We are very pleased to have with us today two distinguished historians of Russia and the Soviet Union. Between them, Professor Black of Princeton and Professor Pipes of Harvard have published works covering three centuries of Russian history.

We have invited them to appear in the belief that the salient themes of Russian history that bear on her contemporary foreign and defense policy should be explored by the subcommittee.

It is essential in any negotiation to understand the other side as clearly as possible. This is a crucial first step in formulating the strategy with which we approach the conference table, and in informing the conduct of our representatives in the negotiating process.

The importance of such an appreciation in the tactics of bargaining is evident; it is less evident, but equally important, in arriving at a view of the probable range of agreement, the potential of alternative sorts of initiative, and the innumerable implications of possible out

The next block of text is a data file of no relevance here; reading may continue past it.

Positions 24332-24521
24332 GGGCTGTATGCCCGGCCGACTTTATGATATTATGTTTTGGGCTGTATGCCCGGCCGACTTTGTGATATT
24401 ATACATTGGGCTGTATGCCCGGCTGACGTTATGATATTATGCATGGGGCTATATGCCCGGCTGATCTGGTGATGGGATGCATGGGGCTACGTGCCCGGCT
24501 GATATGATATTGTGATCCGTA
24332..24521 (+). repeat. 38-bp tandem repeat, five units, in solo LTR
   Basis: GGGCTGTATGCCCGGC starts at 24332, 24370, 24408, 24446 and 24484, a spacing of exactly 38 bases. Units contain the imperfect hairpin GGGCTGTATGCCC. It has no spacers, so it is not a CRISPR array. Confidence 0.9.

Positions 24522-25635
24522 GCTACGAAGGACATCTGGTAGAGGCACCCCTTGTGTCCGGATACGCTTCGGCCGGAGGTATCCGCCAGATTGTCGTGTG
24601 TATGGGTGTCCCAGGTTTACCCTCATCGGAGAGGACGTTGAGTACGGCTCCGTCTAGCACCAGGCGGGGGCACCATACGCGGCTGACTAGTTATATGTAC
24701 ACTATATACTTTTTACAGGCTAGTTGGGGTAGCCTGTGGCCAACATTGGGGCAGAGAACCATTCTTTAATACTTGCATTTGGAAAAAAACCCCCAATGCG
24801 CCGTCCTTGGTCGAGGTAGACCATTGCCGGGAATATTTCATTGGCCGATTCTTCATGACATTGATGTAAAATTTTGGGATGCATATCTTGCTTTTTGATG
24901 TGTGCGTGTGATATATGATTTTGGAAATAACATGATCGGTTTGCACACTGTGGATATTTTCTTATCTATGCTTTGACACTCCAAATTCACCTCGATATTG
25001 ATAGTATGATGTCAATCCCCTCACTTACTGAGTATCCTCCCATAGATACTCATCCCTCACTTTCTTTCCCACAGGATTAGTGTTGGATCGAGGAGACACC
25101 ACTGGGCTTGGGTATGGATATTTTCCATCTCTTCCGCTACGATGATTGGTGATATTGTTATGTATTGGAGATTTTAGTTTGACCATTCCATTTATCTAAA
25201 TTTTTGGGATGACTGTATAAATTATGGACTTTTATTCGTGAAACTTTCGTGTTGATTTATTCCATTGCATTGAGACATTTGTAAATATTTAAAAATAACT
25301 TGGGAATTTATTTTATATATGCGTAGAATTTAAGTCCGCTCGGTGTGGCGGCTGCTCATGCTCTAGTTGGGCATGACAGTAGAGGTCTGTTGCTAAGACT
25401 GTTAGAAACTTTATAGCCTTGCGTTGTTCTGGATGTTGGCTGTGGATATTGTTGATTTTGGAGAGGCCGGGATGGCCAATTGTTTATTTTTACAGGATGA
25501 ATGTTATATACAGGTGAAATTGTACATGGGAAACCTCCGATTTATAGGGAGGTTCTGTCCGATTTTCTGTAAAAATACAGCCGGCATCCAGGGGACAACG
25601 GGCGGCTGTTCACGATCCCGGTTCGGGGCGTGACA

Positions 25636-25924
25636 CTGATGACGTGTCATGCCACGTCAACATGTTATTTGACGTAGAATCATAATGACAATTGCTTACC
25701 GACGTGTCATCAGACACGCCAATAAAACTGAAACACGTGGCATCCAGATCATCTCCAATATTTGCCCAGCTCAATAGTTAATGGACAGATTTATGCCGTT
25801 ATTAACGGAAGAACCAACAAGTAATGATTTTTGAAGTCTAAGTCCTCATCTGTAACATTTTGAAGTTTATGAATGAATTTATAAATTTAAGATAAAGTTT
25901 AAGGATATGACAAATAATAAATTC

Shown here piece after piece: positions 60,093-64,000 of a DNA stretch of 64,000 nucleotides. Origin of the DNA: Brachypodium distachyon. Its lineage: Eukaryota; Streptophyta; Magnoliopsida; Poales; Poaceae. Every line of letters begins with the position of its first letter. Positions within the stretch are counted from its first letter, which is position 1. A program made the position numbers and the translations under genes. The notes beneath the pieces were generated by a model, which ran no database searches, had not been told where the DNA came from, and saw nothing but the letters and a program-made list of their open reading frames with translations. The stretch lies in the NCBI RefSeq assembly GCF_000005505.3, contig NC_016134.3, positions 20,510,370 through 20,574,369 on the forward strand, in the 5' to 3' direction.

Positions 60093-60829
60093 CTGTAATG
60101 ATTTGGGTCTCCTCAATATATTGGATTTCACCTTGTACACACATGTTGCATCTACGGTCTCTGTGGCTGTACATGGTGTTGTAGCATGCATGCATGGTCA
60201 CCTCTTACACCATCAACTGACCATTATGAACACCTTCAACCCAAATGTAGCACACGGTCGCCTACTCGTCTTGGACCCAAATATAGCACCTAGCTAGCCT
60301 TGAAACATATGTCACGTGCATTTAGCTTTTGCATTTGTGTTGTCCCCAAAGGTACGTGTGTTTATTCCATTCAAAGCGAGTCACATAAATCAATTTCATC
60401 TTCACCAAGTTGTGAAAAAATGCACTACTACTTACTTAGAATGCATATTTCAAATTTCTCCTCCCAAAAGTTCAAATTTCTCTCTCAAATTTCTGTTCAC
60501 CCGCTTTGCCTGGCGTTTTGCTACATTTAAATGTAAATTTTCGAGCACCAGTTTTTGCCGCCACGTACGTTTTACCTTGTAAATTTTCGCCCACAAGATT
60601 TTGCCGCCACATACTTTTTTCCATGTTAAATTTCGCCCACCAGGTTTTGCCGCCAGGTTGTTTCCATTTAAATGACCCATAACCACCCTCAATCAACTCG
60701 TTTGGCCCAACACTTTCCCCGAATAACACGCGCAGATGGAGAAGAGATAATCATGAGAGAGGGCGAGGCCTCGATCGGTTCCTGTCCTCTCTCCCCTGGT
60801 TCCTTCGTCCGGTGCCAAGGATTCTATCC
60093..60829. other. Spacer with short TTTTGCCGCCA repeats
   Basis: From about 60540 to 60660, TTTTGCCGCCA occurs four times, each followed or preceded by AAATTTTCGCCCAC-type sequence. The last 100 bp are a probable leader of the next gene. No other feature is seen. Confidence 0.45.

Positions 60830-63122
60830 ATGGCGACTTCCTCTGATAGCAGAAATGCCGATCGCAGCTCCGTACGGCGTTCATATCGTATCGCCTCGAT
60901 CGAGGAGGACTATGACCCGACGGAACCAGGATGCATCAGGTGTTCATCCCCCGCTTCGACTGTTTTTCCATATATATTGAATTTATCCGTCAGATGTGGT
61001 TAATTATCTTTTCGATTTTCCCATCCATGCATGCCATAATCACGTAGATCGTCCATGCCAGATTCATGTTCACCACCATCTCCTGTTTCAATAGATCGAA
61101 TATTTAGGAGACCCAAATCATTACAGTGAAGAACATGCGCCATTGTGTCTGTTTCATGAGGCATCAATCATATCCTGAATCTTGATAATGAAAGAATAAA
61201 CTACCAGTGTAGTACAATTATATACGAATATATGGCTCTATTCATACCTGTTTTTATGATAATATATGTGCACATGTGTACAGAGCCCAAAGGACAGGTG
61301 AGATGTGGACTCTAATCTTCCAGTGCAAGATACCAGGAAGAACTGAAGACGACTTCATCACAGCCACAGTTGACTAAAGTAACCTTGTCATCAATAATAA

No decisionmaker ever acts independently of the history and tradition of his country. No regime, however revolutionary, can escape

A deep sense of our own past, even more that of others, is difficult to achieve. It is far easier and far more common to settle for vague historical images and myths—whose capacity to cloud our vision is immense and which are all too likely to lead to seriously deficient policy decisions. But in rejecting superficial historical images, we must not reject history itself-like some theorists who make the mistake of believing that the world is infinitely malleable, and can be shaped like soft clay.

We need history to guide us, especially as we approach crucial negotiations on the limitation of strategic arms.

Professor Black and Professor Pipes are here today to assist the subcommittee in its effort to go beyond the dim outlines of Russian history. Dr. Cyril Black is professor of history and director of the Center of International Studies at Princeton University. Dr. Richard Pipes is professor of history and director of the Russian Research Center at Harvard University.

Gentlemen, we are delighted to welcome you to the committee this morning.

I think the best way to proceed would be for Dr. Black to speak first, and then Dr. Pipes. We will then ask questions that will probably be directed to each of you, and you can respond in your own way: